STRAIT OF GIBRALTAR
Disclaimer: Copyright infringement not intended.
- Iran has threatened to close the Strait of Gibraltar and the Mediterranean Sea unless Israel stops bombing Gaza, as the US warned Tehran was “deeply involved” in attacks on shipping.
About Strait of Gibraltar
- It is a slender canal that links the Mediterranean Sea to the Atlantic Ocean and divides Europe from Africa.
- The Strait of Gibraltar was the only route to the Mediterranean Sea until the Suez Canal opened in 1869.
- Its borders are to the north with Spain and the British Overseas Territory of Gibraltar, and to the south with Morocco, an African nation, and the Spanish exclave of Ceuta.
- At its narrowest point, its length is around 58 km, while its breadth is approximately 13 km.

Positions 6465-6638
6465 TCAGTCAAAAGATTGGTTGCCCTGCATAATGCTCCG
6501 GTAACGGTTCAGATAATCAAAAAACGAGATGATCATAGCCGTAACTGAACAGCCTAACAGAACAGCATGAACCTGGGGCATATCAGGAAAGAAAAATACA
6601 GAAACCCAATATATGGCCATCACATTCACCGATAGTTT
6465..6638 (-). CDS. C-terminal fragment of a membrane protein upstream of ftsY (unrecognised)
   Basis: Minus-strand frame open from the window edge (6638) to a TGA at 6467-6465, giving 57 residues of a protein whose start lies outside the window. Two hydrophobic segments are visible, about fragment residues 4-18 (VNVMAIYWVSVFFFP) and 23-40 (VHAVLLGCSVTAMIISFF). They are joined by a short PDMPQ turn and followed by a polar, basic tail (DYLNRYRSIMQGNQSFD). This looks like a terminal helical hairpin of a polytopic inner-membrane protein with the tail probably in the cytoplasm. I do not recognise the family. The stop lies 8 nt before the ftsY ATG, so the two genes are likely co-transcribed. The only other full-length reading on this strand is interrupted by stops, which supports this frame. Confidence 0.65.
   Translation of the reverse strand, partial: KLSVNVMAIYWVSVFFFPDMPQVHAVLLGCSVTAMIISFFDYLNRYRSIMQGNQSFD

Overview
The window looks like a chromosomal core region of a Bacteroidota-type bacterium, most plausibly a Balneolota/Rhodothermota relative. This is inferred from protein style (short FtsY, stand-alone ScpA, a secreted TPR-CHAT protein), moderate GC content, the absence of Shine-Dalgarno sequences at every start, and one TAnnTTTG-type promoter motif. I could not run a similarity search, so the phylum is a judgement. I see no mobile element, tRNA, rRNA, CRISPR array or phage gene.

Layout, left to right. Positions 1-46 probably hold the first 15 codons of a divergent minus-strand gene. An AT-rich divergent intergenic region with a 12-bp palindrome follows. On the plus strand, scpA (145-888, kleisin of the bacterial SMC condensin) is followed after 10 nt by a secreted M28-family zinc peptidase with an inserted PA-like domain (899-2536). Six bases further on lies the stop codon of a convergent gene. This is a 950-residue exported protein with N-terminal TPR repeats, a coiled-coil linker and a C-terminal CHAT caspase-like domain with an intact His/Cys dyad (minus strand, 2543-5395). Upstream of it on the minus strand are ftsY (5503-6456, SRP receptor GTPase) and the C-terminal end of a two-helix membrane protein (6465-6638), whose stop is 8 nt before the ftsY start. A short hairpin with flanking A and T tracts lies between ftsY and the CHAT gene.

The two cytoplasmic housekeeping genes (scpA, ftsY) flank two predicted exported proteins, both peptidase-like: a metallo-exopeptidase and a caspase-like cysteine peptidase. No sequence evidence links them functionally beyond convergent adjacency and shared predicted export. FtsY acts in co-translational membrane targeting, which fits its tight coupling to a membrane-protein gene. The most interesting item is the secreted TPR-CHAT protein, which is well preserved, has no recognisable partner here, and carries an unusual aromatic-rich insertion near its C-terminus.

- It is a substantial chasm that separates the Atlas Mountains of Northern Africa from the high plateau of Spain, with a depth ranging from 300 to 900 metres.
- According to geological research, the African Plate moving northward towards the European Plate is what created the strait.
- It is among the world's busiest waterways.
- Every day, roughly 300 ships one every five minutes cross the Strait.
- The Moroccan port of Tanger-Med, close to Tangier, is a significant port situated on the strait.
- Pillars of Heracles: The easternmost point of the strait, which is roughly 23 km wide, is situated between Mount Hacho, also known as Jebel Moussa, in the south, and the Rock of Gibraltar in the north.
- The Pillars of Heracles are these two geographical landmarks on the eastern end of the strait.
Examine the geopolitical significance of the Strait of Gibraltar in the context of international trade, maritime security, and regional stability.